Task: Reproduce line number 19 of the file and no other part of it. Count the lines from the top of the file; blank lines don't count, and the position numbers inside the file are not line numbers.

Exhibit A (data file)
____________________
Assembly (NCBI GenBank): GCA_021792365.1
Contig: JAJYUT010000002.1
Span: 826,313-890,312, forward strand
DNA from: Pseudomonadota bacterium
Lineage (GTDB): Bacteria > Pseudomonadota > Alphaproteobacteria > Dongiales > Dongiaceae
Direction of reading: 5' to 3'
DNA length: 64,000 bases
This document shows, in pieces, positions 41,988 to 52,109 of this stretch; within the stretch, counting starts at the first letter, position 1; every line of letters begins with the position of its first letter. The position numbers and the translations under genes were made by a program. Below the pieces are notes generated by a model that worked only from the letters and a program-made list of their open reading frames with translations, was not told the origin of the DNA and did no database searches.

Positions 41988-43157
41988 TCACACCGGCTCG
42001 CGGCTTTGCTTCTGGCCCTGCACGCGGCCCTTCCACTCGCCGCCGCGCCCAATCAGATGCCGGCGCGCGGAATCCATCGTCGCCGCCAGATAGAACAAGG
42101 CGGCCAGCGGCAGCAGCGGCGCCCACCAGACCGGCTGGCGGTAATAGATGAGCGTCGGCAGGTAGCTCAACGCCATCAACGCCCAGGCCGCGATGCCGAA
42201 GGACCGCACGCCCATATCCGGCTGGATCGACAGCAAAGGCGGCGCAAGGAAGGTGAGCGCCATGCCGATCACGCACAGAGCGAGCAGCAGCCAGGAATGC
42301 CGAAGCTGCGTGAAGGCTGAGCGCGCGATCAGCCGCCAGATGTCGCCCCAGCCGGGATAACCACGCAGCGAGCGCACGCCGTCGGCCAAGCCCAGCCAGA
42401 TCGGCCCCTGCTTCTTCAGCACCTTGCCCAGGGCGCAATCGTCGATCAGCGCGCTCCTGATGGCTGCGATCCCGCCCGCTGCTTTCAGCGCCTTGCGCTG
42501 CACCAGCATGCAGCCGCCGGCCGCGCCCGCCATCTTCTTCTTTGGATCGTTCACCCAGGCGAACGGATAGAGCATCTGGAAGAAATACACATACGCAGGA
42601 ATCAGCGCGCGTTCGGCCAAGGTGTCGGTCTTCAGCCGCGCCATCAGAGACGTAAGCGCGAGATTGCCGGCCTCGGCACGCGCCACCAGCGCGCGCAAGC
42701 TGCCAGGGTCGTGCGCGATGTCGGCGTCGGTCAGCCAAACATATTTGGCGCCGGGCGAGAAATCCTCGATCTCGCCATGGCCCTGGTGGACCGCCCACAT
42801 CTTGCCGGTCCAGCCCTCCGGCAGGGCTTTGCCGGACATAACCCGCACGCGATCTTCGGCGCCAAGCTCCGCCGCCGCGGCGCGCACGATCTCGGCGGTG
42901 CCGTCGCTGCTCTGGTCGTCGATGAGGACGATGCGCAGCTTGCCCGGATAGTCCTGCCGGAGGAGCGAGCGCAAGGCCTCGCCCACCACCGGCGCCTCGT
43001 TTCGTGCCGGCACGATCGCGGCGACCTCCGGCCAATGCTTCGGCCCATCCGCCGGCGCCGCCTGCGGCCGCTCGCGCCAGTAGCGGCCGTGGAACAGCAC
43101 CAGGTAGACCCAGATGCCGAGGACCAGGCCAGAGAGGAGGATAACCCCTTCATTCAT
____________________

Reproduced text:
42801 CTTGCCGGTCCAGCCCTCCGGCAGGGCTTTGCCGGACATAACCCGCACGCGATCTTCGGCGCCAAGCTCCGCCGCCGCGGCGCGCACGATCTCGGCGGTG